No worksheets. No quizzes. No fancy words. Just a piece of the universe delivered unadulterated to the few minds left on Earth capable of seeing things for what they simply are.

Newton's cradle by DemonDeluxe via Wikiedia, unde CC

Wednesday, February 1, 2012


An Cailleach Bhearra wandered around back in the 10th century in western Ireland,
eating "seaweed, salmon, and wild garlic" (my kind of woman), looking for firewood.

If the day was bright and sunny, beware--she had gathered plenty of wood and was set for many cold days ahead.
If the day was gray, she didn't bother, and she will make the days warm up again. Sound familiar?

Imbolc again.
The daffodils have broken through the earth. My words shrink as the sunlight grows.
Groundhog Day has always been a favorite of mine.

We are trapped by words.

This week my lambs are being tested. They sit silently as they analyze stylized marks on paper, then fill in 90 bubbles on a piece of paper holding 500.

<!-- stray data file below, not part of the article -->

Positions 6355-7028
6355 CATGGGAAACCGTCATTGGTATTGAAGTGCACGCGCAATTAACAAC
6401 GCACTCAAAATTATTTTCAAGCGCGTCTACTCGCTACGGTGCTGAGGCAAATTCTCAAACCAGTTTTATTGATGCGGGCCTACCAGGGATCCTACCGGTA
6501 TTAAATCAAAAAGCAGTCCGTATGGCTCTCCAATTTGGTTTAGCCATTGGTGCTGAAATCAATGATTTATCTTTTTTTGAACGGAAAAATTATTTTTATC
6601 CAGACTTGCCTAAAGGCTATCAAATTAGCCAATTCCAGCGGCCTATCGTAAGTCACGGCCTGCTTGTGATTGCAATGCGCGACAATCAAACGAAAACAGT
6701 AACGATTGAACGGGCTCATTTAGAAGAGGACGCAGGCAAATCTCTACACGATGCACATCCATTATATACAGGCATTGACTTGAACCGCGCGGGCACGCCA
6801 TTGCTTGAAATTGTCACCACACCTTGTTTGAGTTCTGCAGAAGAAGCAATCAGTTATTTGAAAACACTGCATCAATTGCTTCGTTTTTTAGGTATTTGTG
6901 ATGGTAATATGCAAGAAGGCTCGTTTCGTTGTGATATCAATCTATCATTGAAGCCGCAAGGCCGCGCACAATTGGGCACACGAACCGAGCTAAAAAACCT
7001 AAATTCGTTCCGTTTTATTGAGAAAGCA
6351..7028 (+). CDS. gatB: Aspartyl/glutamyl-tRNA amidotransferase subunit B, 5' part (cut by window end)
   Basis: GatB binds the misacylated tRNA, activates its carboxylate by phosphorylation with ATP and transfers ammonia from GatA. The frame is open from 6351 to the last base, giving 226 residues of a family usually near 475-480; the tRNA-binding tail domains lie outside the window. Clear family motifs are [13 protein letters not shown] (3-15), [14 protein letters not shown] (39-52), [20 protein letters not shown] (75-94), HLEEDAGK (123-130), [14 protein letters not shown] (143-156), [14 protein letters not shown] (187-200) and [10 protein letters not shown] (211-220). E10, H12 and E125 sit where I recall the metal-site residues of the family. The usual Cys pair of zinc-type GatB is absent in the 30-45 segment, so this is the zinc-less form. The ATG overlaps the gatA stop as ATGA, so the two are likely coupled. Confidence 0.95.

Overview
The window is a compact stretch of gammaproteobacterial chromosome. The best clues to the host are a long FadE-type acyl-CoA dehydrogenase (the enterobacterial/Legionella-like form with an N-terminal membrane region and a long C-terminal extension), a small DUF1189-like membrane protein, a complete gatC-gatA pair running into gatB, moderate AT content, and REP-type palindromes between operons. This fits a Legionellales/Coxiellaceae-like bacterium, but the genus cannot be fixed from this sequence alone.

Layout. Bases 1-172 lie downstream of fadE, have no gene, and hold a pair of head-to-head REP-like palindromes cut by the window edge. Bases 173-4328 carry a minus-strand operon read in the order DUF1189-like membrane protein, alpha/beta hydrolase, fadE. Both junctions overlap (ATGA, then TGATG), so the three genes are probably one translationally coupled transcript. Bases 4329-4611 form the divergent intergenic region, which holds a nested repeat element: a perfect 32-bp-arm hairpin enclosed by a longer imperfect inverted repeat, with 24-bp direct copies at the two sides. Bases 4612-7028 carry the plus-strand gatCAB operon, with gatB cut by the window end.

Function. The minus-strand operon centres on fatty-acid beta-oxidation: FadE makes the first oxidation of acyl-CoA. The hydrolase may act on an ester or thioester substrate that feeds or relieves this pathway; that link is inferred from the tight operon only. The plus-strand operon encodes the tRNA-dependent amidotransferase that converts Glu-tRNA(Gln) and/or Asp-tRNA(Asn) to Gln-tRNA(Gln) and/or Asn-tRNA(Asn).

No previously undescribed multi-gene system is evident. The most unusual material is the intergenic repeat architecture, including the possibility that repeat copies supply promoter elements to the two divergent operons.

This is serious business, this thing we do with words. Outside a gull glided by lifted by the unusually warm mid-winter breeze. No one else in class saw it.

What's the use of knowing the word gull if you have no use for the animal?

We pretend our words make us safe. We pretend our words give us control. We pretend that words make us special, and that these words separate us from the bacteria, the fungi, the jellies, and the gull.


A few days ago I watched a crow at the ferry jetty caw caw caw at a gull sharing a light post. The gull did not respond. The crow then swooped down, picked up a piece of paper, then returned to its perch near the gull.

The crow carefully ripped up the paper, piece by piece, dropping each piece, one by one, watching each piece until it hit the ground, looking at the gull between pieces as if to say Hey!